South Africa

ANALYSIS

Red Alert! Red Alert! SACP discusses the unspeakable

The SACP’s Solly Mapaila. (Photo: Lelethu Tonisi)

The SA Communist Party has said publicly that it’s considering challenging the ANC for power in certain councils in 2020’s local elections. This could play an important role in keeping the ANC and its councillors honest. But it also has pitfalls that could lead to major problems further down the road.

Discussion about whether the SA Communist Party (SACP) would go it alone has always fallen back to the same answer: No.

The reason was always obvious. If a political party is an organisation of people who seek political power and political influence, then those aims were being met quite nicely through the SACP’s relationship with the ANC in full bloom. It was only when that influence within the ANC appeared to be waning towards the end of the Zuma era, that the party’s threats to leave the alliance started to sound less than hollow.

However, now the party appears to be proposing something quite radical. Speaking to SAfm on Monday 30 September, the party’s first deputy general secretary Solly Mapaila suggested they could take a decision to contest local elections in some municipalities. He confirmed this could mean, as a hypothetical example, that the SACP would campaign against the ANC in Joburg while campaigning for the ANC in the neighbouring metro of Tshwane.

At first blush, this is a complicated process. It would seem impossible to sustain a position with such a split political personality. There is evidence that many voters cast their ballots in local elections based on their impression of the national image of a political party. In other words, the ANC’s loss of Tshwane and Joburg was related to then-president Jacob Zuma, while its retention of Gauteng in May this year owed much to President Cyril Ramaphosa.

This means the SACP could be punished by voters who feel the party is simply not making sense and is unable to make hard and fast decisions. However, from the SACP’s point of view, there is logic to this.

The party would want to continue to support the ANC in a broad fashion. The SACP has had an important influence over the ANC (in particular, it was the SACP that pressured the ANC into a non-racial movement), and its fingerprints can often be seen on ANC policies (of course, there have been important moments when the SACP has been ignored, such as with the 1996 GEAR economic policy, and possibly with the current proposals put forward by Finance Minister Tito Mboweni).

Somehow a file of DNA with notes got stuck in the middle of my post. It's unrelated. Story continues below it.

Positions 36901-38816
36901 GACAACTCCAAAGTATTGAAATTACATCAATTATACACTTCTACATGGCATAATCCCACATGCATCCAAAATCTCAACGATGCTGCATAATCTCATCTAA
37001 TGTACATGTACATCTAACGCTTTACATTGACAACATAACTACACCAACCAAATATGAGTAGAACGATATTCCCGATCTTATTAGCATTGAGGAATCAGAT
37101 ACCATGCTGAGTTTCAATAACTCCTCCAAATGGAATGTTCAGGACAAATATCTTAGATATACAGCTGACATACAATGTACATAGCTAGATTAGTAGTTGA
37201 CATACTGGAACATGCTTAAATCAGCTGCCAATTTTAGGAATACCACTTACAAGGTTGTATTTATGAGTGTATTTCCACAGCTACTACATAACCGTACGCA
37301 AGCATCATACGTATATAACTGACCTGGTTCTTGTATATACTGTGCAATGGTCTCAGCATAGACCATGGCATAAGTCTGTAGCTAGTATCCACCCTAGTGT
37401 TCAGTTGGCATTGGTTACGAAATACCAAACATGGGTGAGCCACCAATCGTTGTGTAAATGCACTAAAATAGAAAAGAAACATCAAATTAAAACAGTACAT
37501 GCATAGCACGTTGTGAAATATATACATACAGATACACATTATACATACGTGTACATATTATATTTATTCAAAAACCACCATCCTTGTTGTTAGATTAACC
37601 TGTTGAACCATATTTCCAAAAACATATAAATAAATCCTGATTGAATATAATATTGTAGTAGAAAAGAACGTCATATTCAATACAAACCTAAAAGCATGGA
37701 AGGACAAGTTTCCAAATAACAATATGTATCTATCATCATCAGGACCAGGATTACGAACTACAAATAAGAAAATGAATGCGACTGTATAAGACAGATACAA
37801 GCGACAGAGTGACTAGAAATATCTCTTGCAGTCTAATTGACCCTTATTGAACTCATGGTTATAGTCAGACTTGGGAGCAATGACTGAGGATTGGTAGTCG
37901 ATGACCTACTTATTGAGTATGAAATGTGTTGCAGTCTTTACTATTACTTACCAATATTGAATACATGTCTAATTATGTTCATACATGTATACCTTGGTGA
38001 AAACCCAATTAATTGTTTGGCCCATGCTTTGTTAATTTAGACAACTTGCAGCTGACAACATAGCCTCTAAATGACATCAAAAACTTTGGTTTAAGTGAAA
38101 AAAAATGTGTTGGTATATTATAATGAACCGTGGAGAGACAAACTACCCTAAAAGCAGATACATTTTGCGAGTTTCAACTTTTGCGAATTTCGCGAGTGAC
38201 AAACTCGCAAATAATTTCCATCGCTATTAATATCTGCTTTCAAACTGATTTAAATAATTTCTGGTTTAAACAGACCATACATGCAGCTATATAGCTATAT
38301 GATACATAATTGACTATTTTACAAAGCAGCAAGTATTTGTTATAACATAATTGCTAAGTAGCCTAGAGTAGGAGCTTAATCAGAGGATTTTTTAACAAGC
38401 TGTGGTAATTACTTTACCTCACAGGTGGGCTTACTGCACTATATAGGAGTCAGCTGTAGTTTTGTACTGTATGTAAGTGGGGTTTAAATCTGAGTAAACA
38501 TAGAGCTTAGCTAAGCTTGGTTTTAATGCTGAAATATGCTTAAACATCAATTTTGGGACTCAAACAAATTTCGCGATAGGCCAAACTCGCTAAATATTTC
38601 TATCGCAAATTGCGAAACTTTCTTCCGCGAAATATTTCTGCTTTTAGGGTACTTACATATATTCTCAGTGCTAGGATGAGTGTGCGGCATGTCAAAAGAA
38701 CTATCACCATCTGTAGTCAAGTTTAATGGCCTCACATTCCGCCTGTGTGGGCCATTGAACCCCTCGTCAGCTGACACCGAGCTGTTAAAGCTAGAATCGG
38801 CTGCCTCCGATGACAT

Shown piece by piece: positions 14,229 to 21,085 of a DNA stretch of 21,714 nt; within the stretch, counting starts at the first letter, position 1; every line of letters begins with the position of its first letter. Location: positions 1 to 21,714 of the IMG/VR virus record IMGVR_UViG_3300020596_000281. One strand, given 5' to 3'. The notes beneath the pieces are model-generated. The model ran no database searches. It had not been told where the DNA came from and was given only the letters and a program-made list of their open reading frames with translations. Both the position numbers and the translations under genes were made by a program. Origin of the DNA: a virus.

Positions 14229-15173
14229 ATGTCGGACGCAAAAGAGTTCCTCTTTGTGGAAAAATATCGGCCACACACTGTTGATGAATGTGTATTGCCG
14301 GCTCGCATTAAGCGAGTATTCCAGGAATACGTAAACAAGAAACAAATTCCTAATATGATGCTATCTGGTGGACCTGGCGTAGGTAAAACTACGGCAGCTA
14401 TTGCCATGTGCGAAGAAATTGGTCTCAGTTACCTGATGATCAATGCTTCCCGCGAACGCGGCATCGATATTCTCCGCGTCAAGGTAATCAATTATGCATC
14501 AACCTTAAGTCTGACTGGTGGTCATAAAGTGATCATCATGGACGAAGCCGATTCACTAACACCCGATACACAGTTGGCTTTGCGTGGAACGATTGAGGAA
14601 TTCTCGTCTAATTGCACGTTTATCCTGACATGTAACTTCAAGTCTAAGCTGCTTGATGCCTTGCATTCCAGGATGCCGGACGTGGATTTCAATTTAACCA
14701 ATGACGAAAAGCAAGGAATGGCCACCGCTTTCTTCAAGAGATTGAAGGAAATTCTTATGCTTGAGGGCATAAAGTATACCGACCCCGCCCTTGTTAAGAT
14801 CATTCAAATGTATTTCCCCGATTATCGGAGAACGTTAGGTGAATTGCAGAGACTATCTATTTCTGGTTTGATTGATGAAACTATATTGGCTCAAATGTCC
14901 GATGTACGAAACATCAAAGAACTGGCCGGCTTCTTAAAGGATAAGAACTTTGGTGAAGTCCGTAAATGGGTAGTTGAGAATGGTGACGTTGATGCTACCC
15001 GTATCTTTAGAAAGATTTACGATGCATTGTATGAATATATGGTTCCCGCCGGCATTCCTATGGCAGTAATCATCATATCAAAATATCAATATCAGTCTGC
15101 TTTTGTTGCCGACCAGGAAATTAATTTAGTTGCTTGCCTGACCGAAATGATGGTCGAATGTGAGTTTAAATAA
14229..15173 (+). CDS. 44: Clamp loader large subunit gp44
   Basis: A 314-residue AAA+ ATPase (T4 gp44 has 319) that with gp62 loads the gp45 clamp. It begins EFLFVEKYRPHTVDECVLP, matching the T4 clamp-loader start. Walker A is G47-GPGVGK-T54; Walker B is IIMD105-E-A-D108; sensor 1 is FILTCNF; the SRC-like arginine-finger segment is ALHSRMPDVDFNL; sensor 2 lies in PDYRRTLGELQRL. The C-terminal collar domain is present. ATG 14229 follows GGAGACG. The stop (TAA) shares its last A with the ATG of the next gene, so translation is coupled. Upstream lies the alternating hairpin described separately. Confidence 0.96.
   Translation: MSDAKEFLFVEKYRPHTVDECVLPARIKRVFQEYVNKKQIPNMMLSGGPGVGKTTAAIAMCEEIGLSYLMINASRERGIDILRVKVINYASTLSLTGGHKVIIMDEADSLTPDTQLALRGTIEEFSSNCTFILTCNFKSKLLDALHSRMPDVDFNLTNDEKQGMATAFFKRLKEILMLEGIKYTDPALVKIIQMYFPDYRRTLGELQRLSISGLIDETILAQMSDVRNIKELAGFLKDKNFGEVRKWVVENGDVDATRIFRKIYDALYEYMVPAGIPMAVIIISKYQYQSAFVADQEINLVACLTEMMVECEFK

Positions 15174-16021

However, the SACP also wants to stop corrupt members of the ANC. The aim here would be to support ANC councillors who are not corrupt during election time. Those councillors who are corrupt would see themselves having to face SACP candidates, which would increase the chances of them losing office.

Those who voted for the ANC in the past could possibly be attracted to the SACP in situations like this.

However, for this to work, the SACP would have to ensure that voters, in each council in which it stands, are able to understand a clear division between the alleged corruption of individual ANC councillors from the ANC itself. This could be difficult. South Africa’s elections – even local elections – are often dominated by dramatic events and statements.

For local dynamics to be seen by voters, much hard work would have to be done on the ground.

The SACP has tried this kind of operation before. The Free State municipality of Metsimaholo is currently run by an SACP mayor, through what appears to be an unstable coalition. While the party was able to gain political power, it seems unlikely it will be able to use this municipality as an example of where it has improved the lives of local residents. An example like this could be important during an election campaign. If it fails in Metsimaholo, it is possible this will be used against it by other parties.

The ANC’s reaction will be interesting – depending on which faction of the ANC you ask, of course. Some might well support this move because it would weaken their opponents, whom they may believe exist only to extract patronage. Others could see it as a betrayal.

Incidents on the campaign trail would take on a particular tension between these two parties and could spiral out of control. As a result, the relationship between the SACP and the ANC could well become strained.

Then there is the problem of voters who belong to both the ANC and the SACP. Who do they vote for? Who do they campaign for? Could this lead to them finding it impossible to decide? What if they decide only to campaign for the candidates that they like in a particular ward?

In the meantime, there is an important reason why the SACP might be considering this action at this stage. The possibility exists that the SACP is deeply worried about the future direction of the ANC or even fears that it could collapse. It will be more aware than most of the tensions in the ANC that appear to be pulling the party in different directions.

The approach of possibly gaining political power in some municipalities would place the SACP in a good position, should the worst happen.

Of course, there will be many who still say the smart bet is that the SACP does not make any change to its policies. But the fact that it is being discussed so publicly, and that it is seriously considering this move, suggests that the longer-term processes involving the ANC are beginning to have an impact.

The unspeakable is being spoken about. DM

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